When a film-maker such as Saeed Mirza sets out to write a book, expect the unexpected. The write-director of films such as Albert Pinto Ko Gussa Kyun Aata Hai and Salim Langde Pe Mat Ro and a defining voice of India’s parallel cinema movement of the 1970s and 1980s, has penned a book that explores his dilemmas about politics through soliloquies and dialogues with his mother. At the heart of the book is an abstract political idea, yet it has a romantic, lyrical twist.
The book is titled Ammi: Letter to a Democratic Mother, but the format isn’t just letters. It’s your journey…
Ammi: Letter to a Democratic Mother: Tranquebar, 307 pages, Rs395.
The book is a series of dialogues with myself and with my mother. Many of my personal dilemmas have come through. It follows a conversational pattern and my thoughts or what I wanted to say are illustrated through tales—some from my parents’ lives, some from my experiences and journeys, some from popular stories and others from what is happening around. I like to think of it as tales upon tales, much like stories from A Thousand and One Nights.
I remember trying to always bring my mother up to my standard, tell her what the correct way was, but now when I think back, I can see how vast my mother’s experiences really were and how little I knew about defining what was modern or secular, democratic or civilized.
What justified the structure of the book?
I did not want to feel restricted by one style. I had no benchmark to be judged by. I like to think of this book as a “tossed salad”, a book that comes from various parts and yet one that is hopefully complete. It has a bit of poetry, parable, travelogues, some stories, anecdotes, a fictionalized account, a film script. I don’t know if everyone will find it cohesive enough (his wife, he thinks, certainly did not) but I don’t think that makes this attempt at writing invalid.
You move between eras, between time zones…
For you: Mirza revisits his relationship with his mother Iffatara Khan.
That was deliberate. I wanted to play with time and space. I knew that the end of this journey for me was Iraq and what was happening there, but how to get there was not fixed. There were so many words that I feel have lost their meaning over time and I wanted to bring that out as well. Another thing that was important to me was to keep the language simple, much like it is in the visual medium.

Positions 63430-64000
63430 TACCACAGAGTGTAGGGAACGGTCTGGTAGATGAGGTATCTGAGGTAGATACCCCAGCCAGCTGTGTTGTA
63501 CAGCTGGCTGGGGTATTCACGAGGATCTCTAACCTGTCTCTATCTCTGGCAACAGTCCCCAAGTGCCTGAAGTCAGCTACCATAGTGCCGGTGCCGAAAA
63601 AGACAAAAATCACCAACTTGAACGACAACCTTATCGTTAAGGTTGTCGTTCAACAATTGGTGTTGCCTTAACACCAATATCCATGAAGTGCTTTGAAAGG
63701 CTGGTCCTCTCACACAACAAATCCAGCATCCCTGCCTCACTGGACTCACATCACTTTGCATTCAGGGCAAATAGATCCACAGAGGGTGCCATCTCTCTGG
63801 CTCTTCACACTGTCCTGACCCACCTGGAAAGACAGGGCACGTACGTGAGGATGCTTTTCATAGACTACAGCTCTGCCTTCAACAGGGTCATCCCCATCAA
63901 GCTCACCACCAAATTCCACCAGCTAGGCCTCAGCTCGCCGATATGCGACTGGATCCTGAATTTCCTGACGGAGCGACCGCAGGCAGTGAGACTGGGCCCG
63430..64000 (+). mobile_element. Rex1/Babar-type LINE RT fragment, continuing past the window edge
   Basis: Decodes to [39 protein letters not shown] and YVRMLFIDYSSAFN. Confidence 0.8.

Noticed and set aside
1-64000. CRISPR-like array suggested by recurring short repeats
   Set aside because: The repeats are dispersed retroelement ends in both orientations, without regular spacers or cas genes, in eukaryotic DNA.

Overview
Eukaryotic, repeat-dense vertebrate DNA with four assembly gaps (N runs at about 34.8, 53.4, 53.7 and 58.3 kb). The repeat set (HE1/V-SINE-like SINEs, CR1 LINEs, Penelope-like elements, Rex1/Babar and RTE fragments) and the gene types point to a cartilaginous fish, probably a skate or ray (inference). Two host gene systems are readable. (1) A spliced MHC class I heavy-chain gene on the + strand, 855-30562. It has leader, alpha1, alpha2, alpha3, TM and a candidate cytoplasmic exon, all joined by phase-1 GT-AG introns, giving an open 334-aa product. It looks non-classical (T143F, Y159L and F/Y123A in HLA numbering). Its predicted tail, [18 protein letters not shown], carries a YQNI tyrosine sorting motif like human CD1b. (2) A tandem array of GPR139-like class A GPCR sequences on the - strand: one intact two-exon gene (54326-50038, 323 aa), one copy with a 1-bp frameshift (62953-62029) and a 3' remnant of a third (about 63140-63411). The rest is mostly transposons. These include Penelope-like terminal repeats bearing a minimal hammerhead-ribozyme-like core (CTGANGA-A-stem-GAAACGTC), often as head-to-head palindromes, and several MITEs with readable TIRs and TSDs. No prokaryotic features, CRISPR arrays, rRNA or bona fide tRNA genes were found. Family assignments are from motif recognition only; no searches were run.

How easy or difficult was it for you to describe what you were feeling in words?
I don’t know why I started to write this book instead of making a movie. There are words that bother me, that have lost their meaning—words like civilized, uncivilized, evil empire, democracy, rogue states and law-abiding nations—who decides what is the true meaning of these words?
When I was looking back, I began to feel that perhaps in this “modern” world, would someone like my mother be deemed uncivilized because of the way she spoke or dressed or the choices she made. I think (the) book is really my way of finding answers to this dilemma. In many ways, I feel the book is a reflection of the kind of cinema I made.
‘It’s not iskool, the word is school’
Back at school, by the age of eight I was ashamed of what I had.
It wasn’t so at the beginning but within a year, these thoughts would cross my mind. From then on, it just got worse. I would get angry with myself for thinking this way and yet I couldn’t help it. This civilization doesn’t scream out its superiority, it lets it seep in and enter the bloodstream. It subtly lets the ‘native’ know that it has the power to help him deal with the present and the future through its sciences, its dress code, its architecture, its food. I call it the slow and steady colonization of the mind. And, in the forefront of the colonizing process was the language.
‘Ammi, it’s not iskool, the word is school.’
‘That is what I said, iskool.’
‘Look at my mouth carefully: School.’
‘Let us start again: Skoo.’
‘Now put it together. School.’
I would look at you in despair and you would laugh.
Why the hell was I so concerned? I was just ten years old and I had already started feeling superior. I wish you had thumped me. Did the pronunciation of the word ‘school’ really matter? Why did I want you to get it right? Besides, I had not realized that people who had studied in Urdu and Pashto had a problem pronouncing English words like school, screen, style, scrub, stare. Most of them would end up saying iskool, iscreen, istyle, iscrub, istare. And, each time I would look at you and shake my head. How many times did this happen?
‘What is the problem?’ you would always ask.
Quite honestly, it was not a problem. I had made it one.
Excerpted from Ammi: Letter To a Democratic Mother by Saeed Mirza